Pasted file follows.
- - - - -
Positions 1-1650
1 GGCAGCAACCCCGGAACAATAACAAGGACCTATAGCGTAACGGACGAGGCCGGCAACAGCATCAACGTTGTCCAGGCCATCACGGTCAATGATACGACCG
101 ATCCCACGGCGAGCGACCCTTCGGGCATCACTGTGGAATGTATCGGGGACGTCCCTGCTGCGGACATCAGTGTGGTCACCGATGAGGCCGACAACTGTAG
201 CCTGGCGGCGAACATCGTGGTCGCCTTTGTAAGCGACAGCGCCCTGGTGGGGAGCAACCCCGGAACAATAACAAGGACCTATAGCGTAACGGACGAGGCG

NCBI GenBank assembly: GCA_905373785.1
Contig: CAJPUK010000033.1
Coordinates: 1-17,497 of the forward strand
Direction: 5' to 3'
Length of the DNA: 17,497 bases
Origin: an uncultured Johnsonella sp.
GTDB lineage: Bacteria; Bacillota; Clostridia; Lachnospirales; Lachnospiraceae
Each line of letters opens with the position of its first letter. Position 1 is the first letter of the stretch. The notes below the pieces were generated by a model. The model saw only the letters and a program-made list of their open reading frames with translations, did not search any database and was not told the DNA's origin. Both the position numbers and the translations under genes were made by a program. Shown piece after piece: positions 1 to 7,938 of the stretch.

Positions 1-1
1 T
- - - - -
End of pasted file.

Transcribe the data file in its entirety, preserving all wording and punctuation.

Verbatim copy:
Positions 1-1650
1 GGCAGCAACCCCGGAACAATAACAAGGACCTATAGCGTAACGGACGAGGCCGGCAACAGCATCAACGTTGTCCAGGCCATCACGGTCAATGATACGACCG
101 ATCCCACGGCGAGCGACCCTTCGGGCATCACTGTGGAATGTATCGGGGACGTCCCTGCTGCGGACATCAGTGTGGTCACCGATGAGGCCGACAACTGTAG
201 CCTGGCGGCGAACATCGTGGTCGCCTTTGTAAGCGACAGCGCCCTGGTGGGGAGCAACCCCGGAACAATAACAAGGACCTATAGCGTAACGGACGAGGCG

NCBI GenBank assembly: GCA_905373785.1
Contig: CAJPUK010000033.1
Coordinates: 1-17,497 of the forward strand
Direction: 5' to 3'
Length of the DNA: 17,497 bases
Origin: an uncultured Johnsonella sp.
GTDB lineage: Bacteria; Bacillota; Clostridia; Lachnospirales; Lachnospiraceae
Each line of letters opens with the position of its first letter. Position 1 is the first letter of the stretch. The notes below the pieces were generated by a model. The model saw only the letters and a program-made list of their open reading frames with translations, did not search any database and was not told the DNA's origin. Both the position numbers and the translations under genes were made by a program. Shown piece after piece: positions 1 to 7,938 of the stretch.

Positions 1-1
1 T